Oct. 12, 2021

A rousing, EDM-inspired drum chorus enthusiastically welcomed members of a resilient and triumphant business aviation industry to the Day 1 Keynote at the 2021 NBAA Business Aviation Convention & Exhibition (NBAA-BACE) in Las Vegas, NV.

“This is an exciting time for us to celebrate where we’ve been, where we are, and more importantly, where we want to go,” said NBAA President and CEO Ed Bolen. “And it’s going to give us an opportunity to celebrate the excellence that is all around us.”

Bolen further noted NBAA-BACE is the largest aviation gathering in the world to have a zero carbon-impact, through NBAA’s partnership with 4Air to offset emissions connected to the event.

“It’s one of the exciting things that we’re doing to make sure that the future of business aviation is safe, it’s secure and it’s sustainable,” he said. “And you’re all part of it.”

Visionary Martine Rothblatt

Bolen then presented NBAA’s Meritorious Service to Aviation Award to Martine Rothblatt, a trailblazer across multiple fields ranging from satellite communications and biotechnology to the emerging advanced air mobility market.

“Historically, this award is given to somebody the industry knows very well,” said noted engineer and inventor Dean Kamen in introducing Rothblatt. “We have a unique situation here. Many of the people in this room probably don’t know [Martine] and I think that’s fantastic.” Kamen further noted Rothblatt “is critical to the advancement of aviation.”

Rothblatt, in turn, expressed gratitude to many of the people who have inspired her to help blaze the path to a brighter tomorrow in aviation, and the world.

“I might borrow a few words from one of our collective heroes, Orville Wright,” she said. “‘You cannot advance technology unless you’re willing to question assumed truths.’ I thank all of you at NBAA, this is my chosen tribe. The tribe that is blazing the sky itself and propelling aviation forward. Thanks for being who you are for supporting aviation and for moving us into the future.”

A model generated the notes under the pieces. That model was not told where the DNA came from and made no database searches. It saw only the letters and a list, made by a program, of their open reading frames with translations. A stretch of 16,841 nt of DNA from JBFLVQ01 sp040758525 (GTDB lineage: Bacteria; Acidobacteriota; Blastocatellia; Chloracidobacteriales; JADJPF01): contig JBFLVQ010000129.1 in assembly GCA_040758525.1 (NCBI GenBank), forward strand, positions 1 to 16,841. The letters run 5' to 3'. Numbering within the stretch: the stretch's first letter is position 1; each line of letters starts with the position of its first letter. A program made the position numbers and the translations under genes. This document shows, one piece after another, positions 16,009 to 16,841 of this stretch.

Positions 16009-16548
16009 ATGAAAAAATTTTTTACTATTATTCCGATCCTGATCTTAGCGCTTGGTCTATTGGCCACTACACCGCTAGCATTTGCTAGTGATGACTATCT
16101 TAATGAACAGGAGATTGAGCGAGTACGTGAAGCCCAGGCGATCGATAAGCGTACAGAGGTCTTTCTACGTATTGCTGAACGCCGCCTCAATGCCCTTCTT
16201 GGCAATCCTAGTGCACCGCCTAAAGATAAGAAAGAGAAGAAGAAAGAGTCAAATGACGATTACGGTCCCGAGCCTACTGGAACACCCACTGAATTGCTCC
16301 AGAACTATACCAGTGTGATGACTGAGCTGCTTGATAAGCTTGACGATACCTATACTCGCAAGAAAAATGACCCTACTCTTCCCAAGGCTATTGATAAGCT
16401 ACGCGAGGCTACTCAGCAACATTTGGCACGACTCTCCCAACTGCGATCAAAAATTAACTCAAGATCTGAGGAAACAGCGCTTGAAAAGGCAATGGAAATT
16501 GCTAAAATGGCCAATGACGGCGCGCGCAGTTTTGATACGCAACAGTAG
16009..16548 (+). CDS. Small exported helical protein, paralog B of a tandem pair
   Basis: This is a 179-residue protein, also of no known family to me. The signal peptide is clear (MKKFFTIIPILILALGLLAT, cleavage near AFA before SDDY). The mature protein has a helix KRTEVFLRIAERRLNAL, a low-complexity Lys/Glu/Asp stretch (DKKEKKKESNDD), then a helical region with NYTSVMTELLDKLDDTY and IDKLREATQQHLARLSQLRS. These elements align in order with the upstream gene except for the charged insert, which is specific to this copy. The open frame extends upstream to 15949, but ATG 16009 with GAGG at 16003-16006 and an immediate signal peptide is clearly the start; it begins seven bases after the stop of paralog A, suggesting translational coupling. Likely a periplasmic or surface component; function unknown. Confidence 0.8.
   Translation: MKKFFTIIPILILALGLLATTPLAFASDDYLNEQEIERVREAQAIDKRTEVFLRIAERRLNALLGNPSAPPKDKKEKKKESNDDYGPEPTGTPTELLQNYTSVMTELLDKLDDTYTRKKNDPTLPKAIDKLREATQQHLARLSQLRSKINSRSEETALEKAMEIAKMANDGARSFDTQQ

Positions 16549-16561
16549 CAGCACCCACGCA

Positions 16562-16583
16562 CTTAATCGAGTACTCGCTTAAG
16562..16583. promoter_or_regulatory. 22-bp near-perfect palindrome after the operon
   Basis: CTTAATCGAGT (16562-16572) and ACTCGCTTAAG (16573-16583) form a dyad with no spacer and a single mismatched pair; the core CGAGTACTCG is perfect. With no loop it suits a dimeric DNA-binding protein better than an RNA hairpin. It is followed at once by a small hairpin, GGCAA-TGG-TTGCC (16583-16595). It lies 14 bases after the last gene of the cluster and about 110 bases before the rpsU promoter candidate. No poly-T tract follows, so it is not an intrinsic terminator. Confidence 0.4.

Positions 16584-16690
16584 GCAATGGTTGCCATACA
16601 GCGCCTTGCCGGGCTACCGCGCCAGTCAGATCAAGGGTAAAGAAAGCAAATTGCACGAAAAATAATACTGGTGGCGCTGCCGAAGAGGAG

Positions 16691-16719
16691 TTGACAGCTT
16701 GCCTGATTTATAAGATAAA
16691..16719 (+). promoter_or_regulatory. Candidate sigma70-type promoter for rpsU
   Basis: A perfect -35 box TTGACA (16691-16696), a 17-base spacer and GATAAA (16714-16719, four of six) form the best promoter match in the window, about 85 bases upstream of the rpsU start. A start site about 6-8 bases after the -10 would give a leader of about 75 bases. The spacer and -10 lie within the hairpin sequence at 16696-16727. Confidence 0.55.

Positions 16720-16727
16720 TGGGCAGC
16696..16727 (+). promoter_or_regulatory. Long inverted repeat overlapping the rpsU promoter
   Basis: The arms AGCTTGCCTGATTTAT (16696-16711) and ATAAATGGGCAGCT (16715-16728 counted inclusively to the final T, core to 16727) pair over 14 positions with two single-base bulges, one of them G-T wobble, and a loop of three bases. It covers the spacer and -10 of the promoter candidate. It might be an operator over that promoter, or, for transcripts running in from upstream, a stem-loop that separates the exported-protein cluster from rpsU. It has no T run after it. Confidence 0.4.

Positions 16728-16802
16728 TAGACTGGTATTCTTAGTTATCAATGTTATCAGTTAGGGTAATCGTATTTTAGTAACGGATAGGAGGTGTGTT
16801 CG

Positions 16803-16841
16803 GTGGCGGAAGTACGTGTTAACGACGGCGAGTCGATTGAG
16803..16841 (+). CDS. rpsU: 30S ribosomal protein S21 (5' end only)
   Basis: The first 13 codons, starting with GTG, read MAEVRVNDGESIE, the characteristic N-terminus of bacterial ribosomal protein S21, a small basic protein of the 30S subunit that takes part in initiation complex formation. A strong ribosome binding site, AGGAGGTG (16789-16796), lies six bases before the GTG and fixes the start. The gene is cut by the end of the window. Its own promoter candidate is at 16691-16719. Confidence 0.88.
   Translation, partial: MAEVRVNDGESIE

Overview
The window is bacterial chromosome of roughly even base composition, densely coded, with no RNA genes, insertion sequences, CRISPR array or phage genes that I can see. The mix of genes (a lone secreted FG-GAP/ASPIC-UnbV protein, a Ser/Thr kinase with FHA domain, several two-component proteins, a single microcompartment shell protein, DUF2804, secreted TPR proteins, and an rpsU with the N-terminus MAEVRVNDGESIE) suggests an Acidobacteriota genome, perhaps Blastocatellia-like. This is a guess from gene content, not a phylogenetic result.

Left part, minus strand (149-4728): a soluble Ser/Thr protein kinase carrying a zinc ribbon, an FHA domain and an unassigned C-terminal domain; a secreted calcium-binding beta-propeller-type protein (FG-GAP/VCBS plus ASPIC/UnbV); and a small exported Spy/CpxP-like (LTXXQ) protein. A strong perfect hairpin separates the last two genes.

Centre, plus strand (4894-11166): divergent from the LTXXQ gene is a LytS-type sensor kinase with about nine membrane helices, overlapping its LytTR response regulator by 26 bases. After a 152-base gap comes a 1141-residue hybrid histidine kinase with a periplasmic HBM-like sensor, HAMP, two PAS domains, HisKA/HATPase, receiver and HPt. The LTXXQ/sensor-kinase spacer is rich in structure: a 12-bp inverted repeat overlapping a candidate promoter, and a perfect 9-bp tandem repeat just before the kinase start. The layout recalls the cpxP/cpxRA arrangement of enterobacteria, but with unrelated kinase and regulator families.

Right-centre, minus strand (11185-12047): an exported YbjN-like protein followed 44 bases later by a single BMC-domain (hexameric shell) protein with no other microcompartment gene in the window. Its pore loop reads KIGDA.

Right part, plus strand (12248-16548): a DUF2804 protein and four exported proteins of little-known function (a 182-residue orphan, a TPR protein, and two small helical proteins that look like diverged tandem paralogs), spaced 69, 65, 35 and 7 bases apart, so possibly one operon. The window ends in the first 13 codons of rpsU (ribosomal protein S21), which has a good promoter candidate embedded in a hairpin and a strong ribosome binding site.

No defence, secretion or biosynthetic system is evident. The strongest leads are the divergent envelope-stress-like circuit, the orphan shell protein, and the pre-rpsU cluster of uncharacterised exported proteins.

NASA Mars Helicopter Team Chief Teddy Tzanetos

NASA Mars Helicopter Team Chief Teddy Tzanetos

The future was also front-and-center for the next speaker. Teddy Tzanetos, operations lead for the Ingenuity Mars Helicopter at NASA’s Jet Propulsion Laboratory provided an overview of the program’s historic – and ongoing – series of flights in the Martian atmosphere.

“The dream of Ingenuity was to have our ‘Wright Brothers’ moment,” he said. “Orville and Wilbur Wright [flying] for the first time here on Earth was the foundation for why we’re here today talking about aviation. We want to see that happen on Mars.”

FAA Administrator Steve Dickson

FAA Administrator Steve Dickson

In keeping with this unprecedented time of change in the aviation industry, FAA Administrator Steve Dickson emphasized that regulators must adapt quickly to areas like the surging commercial space industry or new technologies available for light aircraft, while not stifling this innovative spirit.

“A lot of people over the years would say that the FAA is the drag that’s pulling innovation back,” he said. “We are challenging that paradigm. Think of our rules and our processes as a protective envelope that we need to operate in…. where you can be assured of a safe operation before reaching the edge of the envelope.”

Veteran, Actor, Comedian Rob Riggle

FAA Administrator Steve Dickson

Marine Corps veteran Rob Riggle closed out the keynote with a wide-ranging series of riffs on subjects ranging from the early hour (“the time when comedy shines brightest. Just for context, I’m getting breakfast after this”) to flying in such varied aircraft as his early private pilot trainer, a Blue Angels F/A-18D and even Air Force Two, “the second most famous private plane in the world.”

“Private aviation is the dream,” he concluded. “What you guys provide is aspiration. I always get along with people of the sky; people on the ground, that’s another story.”

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